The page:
Friday, 25 October 2013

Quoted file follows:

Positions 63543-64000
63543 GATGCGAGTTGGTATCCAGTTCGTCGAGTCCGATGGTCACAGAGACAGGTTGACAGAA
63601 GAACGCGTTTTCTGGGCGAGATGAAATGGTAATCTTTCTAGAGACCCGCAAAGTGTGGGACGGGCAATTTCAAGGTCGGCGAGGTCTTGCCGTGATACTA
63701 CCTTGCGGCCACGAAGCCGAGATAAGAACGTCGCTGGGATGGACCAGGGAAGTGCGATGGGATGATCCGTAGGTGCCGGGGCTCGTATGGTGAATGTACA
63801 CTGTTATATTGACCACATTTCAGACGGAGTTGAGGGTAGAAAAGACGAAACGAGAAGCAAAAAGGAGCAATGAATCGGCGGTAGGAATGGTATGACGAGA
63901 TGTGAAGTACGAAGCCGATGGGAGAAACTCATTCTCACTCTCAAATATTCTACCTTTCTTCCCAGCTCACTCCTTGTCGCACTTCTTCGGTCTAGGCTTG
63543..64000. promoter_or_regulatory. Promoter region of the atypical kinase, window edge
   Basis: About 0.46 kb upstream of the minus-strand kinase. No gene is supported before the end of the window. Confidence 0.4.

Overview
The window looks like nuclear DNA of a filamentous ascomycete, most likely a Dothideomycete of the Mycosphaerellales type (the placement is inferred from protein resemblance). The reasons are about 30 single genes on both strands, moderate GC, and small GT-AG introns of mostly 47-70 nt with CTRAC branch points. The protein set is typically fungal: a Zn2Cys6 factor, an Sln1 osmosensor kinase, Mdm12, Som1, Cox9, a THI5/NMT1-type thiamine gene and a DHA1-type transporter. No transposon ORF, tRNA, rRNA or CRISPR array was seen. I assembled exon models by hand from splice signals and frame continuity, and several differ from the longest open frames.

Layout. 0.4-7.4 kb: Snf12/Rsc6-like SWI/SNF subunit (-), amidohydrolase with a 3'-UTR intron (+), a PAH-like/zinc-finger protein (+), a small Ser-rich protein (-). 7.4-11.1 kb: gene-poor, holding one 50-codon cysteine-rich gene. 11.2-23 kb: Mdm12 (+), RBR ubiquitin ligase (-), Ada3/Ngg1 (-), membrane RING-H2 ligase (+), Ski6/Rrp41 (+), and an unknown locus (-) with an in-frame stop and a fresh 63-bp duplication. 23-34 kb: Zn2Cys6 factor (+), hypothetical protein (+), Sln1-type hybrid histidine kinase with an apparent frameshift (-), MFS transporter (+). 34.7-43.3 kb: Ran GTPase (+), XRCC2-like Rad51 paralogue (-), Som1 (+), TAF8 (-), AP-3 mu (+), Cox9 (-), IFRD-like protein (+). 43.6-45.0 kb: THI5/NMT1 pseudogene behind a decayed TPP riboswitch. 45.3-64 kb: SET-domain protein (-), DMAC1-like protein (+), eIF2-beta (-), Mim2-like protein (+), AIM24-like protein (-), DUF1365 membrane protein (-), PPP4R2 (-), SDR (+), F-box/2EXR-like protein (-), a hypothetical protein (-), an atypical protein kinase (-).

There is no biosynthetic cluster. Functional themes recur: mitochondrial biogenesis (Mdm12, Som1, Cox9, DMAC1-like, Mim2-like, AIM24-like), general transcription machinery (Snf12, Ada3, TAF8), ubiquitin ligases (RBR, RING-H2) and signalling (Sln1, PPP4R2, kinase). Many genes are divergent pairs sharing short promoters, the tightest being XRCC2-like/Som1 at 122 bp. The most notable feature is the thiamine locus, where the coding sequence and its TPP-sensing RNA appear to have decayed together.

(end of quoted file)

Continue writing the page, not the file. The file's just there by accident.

It wasn't so long ago that Homer's Iliad was believed to be no more than a collection of myths and legends. But in 1870 Schliemann, by following The Iliad, discovered Troy. Is it possible that The Celtic Legend of Oisin in the Land of Youth and the High Deeds of Finn from ancient Ireland are, just as Homer's Iliad, not myth but based on fact? The observatory at Newgrange in Ireland suggests that its creators had an advanced culture and must have been studying mathematics, astronomy and time to a high level around 5,500 years ago, well over a thousand years before either Greece or Egypt had started their rise to civilisation. In 'The promise Tree' a female investigator starts to pick up the pieces. She is following the intangible, the invisible, the romantic in her everyday life. But gradually what she is following begins to have form. Were the Irish of Newgrange, balanced as they were on the edge of western Europe, all that was left of what was possibly the earliest advanced culture of our civilised world?